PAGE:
WAMU 88.5 : News

Filed Under:

Driver Not Charged For Striking Three At Occupy D.C. Protest

The driver who was involved with striking three Occupy D.C. protesters in downtown D.C. Friday night will not be charged, reports the Associated Press. According to authorities, the driver wasn't cited because he had a green light when his vehicle struck the three pedestrians.

Witnesses told police that the three pedestrians 'either ran toward or jumped in front of the moving vehicle.'

"The protesters were apparently trying to block the roadway," said Lt. Christopher Micciche, with the D.C. police "It was essentially an accident where three individuals were injured but they were in violation by being in the roadway."

Micciche said one pedestrian jumped on the hood of the car, and another was cited for being in the roadway.

The male driver of the vehicle was traveling southbound on 7th Street NW at K Street NW when the accident occurred at about 10 p.m. The three pedestrians were transported to two local hospitals Saturday morning with non-life-threatening injuries, according to D.C. Fire Department spokesman Lon Walls.

Hundreds of protesters affiliated with Occupy D.C. shut down streets Friday near the convention center, where a conservative group was gathering.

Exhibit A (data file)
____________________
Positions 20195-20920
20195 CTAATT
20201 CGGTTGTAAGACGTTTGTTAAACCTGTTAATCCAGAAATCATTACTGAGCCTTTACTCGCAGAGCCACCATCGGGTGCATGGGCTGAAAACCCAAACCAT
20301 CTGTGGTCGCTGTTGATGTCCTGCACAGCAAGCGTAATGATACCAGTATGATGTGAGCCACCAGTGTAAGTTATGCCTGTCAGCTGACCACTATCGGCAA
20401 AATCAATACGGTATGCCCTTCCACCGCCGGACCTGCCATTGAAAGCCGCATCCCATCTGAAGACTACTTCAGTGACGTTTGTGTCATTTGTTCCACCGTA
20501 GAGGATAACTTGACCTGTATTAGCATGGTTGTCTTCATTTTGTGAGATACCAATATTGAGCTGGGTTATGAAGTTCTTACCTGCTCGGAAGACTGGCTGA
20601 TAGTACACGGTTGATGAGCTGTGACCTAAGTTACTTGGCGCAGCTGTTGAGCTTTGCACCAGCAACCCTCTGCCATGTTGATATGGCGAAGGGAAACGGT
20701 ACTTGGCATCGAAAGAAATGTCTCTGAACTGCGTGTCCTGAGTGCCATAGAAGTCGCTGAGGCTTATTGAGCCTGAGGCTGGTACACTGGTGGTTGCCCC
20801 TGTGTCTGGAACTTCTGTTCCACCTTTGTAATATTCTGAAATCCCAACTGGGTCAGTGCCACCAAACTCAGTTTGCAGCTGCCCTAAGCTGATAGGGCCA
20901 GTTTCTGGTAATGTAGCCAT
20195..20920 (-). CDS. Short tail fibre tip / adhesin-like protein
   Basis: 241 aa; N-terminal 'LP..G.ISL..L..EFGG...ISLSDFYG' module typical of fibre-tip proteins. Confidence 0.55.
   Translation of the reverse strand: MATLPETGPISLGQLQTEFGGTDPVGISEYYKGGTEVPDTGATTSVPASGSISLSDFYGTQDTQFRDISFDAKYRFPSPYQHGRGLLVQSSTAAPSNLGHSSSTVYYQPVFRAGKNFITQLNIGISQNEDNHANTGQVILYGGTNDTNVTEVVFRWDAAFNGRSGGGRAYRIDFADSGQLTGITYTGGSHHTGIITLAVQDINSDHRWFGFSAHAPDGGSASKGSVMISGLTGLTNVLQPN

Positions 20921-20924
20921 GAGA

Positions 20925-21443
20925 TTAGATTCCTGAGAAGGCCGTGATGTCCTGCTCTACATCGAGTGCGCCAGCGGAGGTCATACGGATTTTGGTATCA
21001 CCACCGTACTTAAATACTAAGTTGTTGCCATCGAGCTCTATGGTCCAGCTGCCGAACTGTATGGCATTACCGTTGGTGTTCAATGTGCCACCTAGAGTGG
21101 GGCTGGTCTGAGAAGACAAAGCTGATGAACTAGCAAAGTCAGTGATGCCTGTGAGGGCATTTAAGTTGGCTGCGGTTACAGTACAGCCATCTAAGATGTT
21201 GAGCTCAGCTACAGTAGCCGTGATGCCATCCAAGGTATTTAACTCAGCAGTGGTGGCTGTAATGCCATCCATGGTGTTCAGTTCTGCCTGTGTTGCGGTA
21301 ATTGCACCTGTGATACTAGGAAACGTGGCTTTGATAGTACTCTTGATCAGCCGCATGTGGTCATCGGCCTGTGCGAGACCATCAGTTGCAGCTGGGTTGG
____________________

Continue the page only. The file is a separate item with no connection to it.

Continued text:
NPR

Encore: 'Future Shock' 40 Years Later

Future Shock by Alvin Toffler was a huge sensation when it was published in 1970. The book perfectly captured the angst of that time and prepared society for more changes to come.
NPR

In Prison, The Passion That Drove A Yogurt-Maker To Arson Still Burns

The yogurt entrepreneur who set fire to his factory remains in prison, but he's in better spirits now. "He's dreaming again," says his wife.
WAMU 88.5

The Politics Hour - July 1, 2016

Kojo and Tom Sherwood chat with D.C. Transportation Director Leif Dormsjo and Virginia Del. Marcus Simon (D-Fairfax).

NPR

'Future Shock' Author Alvin Toffler Dies at 87

Toffler's warnings about 'information overload' and the accelerating pace of change in modern society made his seminal 1970 book a best-seller in the U.S. and around the world.

Leave a Comment

Help keep the conversation civil. Please refer to our Terms of Use and Code of Conduct before posting your comments.